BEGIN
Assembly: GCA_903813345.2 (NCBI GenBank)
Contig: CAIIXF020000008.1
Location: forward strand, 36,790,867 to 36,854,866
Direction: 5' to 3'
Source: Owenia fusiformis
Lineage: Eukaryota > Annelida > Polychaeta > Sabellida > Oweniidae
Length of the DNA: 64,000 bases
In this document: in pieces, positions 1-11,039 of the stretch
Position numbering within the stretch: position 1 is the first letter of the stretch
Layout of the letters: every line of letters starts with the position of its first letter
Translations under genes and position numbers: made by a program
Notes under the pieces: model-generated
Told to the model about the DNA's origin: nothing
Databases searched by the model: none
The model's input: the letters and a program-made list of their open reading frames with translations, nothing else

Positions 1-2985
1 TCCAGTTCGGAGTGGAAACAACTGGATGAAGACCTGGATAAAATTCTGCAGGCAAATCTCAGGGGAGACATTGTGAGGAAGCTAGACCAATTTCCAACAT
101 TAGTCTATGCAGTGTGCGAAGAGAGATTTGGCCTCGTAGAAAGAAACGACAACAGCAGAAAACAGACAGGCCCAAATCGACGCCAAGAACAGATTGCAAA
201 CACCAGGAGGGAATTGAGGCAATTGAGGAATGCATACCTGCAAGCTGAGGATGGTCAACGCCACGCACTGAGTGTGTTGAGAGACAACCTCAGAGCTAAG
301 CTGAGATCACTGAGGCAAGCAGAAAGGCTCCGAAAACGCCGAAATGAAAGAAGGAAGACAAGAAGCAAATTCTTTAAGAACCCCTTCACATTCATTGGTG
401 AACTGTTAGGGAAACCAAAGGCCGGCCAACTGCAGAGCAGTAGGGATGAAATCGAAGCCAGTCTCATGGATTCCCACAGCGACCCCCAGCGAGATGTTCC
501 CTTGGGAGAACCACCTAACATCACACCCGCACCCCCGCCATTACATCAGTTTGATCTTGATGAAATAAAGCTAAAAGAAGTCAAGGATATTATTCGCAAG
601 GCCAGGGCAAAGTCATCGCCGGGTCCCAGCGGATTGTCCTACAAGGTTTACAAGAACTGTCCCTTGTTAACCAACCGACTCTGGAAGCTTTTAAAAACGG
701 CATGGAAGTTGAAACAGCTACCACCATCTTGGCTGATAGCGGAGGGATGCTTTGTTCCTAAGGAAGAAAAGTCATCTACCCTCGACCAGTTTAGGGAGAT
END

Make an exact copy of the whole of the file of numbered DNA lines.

Assembly: GCA_903813345.2 (NCBI GenBank)
Contig: CAIIXF020000008.1
Location: forward strand, 36,790,867 to 36,854,866
Direction: 5' to 3'
Source: Owenia fusiformis
Lineage: Eukaryota > Annelida > Polychaeta > Sabellida > Oweniidae
Length of the DNA: 64,000 bases
In this document: in pieces, positions 1-11,039 of the stretch
Position numbering within the stretch: position 1 is the first letter of the stretch
Layout of the letters: every line of letters starts with the position of its first letter
Translations under genes and position numbers: made by a program
Notes under the pieces: model-generated
Told to the model about the DNA's origin: nothing
Databases searched by the model: none
The model's input: the letters and a program-made list of their open reading frames with translations, nothing else

Positions 1-2985
1 TCCAGTTCGGAGTGGAAACAACTGGATGAAGACCTGGATAAAATTCTGCAGGCAAATCTCAGGGGAGACATTGTGAGGAAGCTAGACCAATTTCCAACAT
101 TAGTCTATGCAGTGTGCGAAGAGAGATTTGGCCTCGTAGAAAGAAACGACAACAGCAGAAAACAGACAGGCCCAAATCGACGCCAAGAACAGATTGCAAA
201 CACCAGGAGGGAATTGAGGCAATTGAGGAATGCATACCTGCAAGCTGAGGATGGTCAACGCCACGCACTGAGTGTGTTGAGAGACAACCTCAGAGCTAAG
301 CTGAGATCACTGAGGCAAGCAGAAAGGCTCCGAAAACGCCGAAATGAAAGAAGGAAGACAAGAAGCAAATTCTTTAAGAACCCCTTCACATTCATTGGTG
401 AACTGTTAGGGAAACCAAAGGCCGGCCAACTGCAGAGCAGTAGGGATGAAATCGAAGCCAGTCTCATGGATTCCCACAGCGACCCCCAGCGAGATGTTCC
501 CTTGGGAGAACCACCTAACATCACACCCGCACCCCCGCCATTACATCAGTTTGATCTTGATGAAATAAAGCTAAAAGAAGTCAAGGATATTATTCGCAAG
601 GCCAGGGCAAAGTCATCGCCGGGTCCCAGCGGATTGTCCTACAAGGTTTACAAGAACTGTCCCTTGTTAACCAACCGACTCTGGAAGCTTTTAAAAACGG
701 CATGGAAGTTGAAACAGCTACCACCATCTTGGCTGATAGCGGAGGGATGCTTTGTTCCTAAGGAAGAAAAGTCATCTACCCTCGACCAGTTTAGGGAGAT